What disadvantages are there to the rotary design?

Just three major moving parts in a two-rotor Wankel engine
Just three major moving parts in a two-rotor Wankel engine

Low Thermal Efficiency

Due to the long and uniquely-shaped combustion chamber, thermal efficiency of the engine was relatively lower compared to piston-cylinder counterparts. This also often led to unburnt fuel leaving the exhaust (hence the tendency of rotary engines to backfire, which is obviously as awesome as it is inefficient).

Burn Baby Burn

By design, the rotary engine burns oil. There are oil squirters in the intake manifold, as well as injectors to spray oil directly into the combustion chamber. Not only does this mean the driver must regularly check oil levels to keep the rotor properly lubricated, but it also means more bad stuff comes out the tailpipe. And the environment hates bad stuff.

This hole in the housing is where oil is directly injected into during the intake
This hole in the housing is where oil is directly injected into during the…

Rotor Sealing

Another issue which also can impact emissions: it’s challenging to seal the rotor when it’s surrounded by vastly different temperatures. Remember, intake and combustion are occurring simultaneously, but in very different locations in the housing. This means that the top of the housing is relatively cool, while the bottom of the housing is much hotter. From a sealing standpoint, this is problematic, as you’re trying to create a metal-to-metal seal with metals which are operating at significantly different temperatures. By using coolant jackets to help even out the heat load, this problem can be reduced, but never fully diminished.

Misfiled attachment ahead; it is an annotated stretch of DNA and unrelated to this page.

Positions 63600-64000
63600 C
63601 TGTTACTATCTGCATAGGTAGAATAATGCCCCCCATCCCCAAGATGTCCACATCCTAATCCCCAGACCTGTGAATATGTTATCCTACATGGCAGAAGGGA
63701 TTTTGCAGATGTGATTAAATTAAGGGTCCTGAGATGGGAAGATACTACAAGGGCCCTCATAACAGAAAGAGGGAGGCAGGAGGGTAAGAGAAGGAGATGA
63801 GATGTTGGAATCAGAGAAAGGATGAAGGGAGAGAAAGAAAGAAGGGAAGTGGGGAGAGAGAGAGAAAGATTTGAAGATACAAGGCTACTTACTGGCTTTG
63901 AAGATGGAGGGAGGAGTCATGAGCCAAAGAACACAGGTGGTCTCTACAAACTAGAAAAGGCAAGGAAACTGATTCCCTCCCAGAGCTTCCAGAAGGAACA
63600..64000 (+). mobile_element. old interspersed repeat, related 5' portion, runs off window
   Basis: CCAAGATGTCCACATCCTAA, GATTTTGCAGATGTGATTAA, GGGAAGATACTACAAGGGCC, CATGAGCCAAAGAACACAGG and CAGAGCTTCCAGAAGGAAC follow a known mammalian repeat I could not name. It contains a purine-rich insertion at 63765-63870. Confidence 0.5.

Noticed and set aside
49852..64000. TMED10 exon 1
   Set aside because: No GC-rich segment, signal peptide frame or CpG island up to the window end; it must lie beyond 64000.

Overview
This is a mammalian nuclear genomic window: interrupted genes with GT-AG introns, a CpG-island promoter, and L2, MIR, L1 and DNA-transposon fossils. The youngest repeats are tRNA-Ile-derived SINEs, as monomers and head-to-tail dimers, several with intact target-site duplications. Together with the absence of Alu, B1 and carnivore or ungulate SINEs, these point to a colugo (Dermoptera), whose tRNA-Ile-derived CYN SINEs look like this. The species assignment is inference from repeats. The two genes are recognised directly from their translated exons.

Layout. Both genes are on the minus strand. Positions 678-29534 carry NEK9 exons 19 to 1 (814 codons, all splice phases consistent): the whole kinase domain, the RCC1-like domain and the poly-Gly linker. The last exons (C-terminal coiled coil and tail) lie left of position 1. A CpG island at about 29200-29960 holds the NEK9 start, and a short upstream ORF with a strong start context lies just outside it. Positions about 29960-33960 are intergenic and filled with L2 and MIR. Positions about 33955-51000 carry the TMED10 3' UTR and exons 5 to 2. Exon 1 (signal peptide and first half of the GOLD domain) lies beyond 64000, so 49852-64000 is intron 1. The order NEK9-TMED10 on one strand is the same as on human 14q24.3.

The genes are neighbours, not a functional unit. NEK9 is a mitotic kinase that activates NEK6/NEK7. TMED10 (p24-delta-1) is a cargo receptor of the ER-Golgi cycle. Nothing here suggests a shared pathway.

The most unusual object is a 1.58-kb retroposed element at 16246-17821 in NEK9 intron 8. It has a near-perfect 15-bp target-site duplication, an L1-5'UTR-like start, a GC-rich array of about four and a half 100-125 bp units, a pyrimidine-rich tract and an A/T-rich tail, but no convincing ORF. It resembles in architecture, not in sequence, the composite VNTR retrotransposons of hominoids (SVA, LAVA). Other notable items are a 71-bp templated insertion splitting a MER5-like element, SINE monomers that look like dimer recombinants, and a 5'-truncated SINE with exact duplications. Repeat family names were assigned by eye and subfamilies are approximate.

When you put it all together, emissions killed off the rotary. The combination of inefficient combustion, inherent oil burning, and a sealing challenge result in an engine that’s not competitive by today’s standards on emissions or fuel economy.

How does the RX-8 stack up against competitors?

The infamous apex seal from an RX-7 13B rotor
The infamous apex seal from an RX-7 13B rotor

In my video describing the drawbacks of the RX-8, viewers rightfully pointed out that I compared model year 2015 vehicles to a 2011 model in terms of fuel economy, which was unfair on Mazda’s end. Let’s right this wrong, using the RX-8’s first model year.

CarEngine SizeWeightPowerMPG Combined Rating
2004 Mazda RX-81.3L Wankel3053 lb (1385 kg)197-238 HP (Auto/Man)18 mpg (13L/100km)
2004 VW GTI1.8L I42934 (1330 kg)180 HP24 mpg (9.8L/100km)
2004 Corvette5.7L V83214 lb (1458 kg)350 HP20 mpg (11.8L/100km)

As you can see above, the RX-8 doesn’t stack up favourably in terms of fuel economy. The Corvette, with a significantly larger engine, 47 per cent more power, and five per cent more weight still manages 11 per cent better fuel economy. It’s also worth mentioning that this was the first model year for the RX-8, while the Corvette and GTI engines had been around from previous years. Quite simply, there’s nothing good to say about the RX-8 in terms of fuel economy. Although the buyer may not necessarily view this as a negative point, without passing emissions there is no car to buy.

It’s worth noting that since the original publishing of this article, Mazda has announced it will bring back rotary engines, although only as small range extenders in electric vehicles. In other words, nothing that will go ‘braap’.


Stamatis Kritis

If you were to chose an engine for racing purposes, with a cap of 2000cc, which engine type would you pick? Rotary or Piston?

01/23/2016 - 09:15 |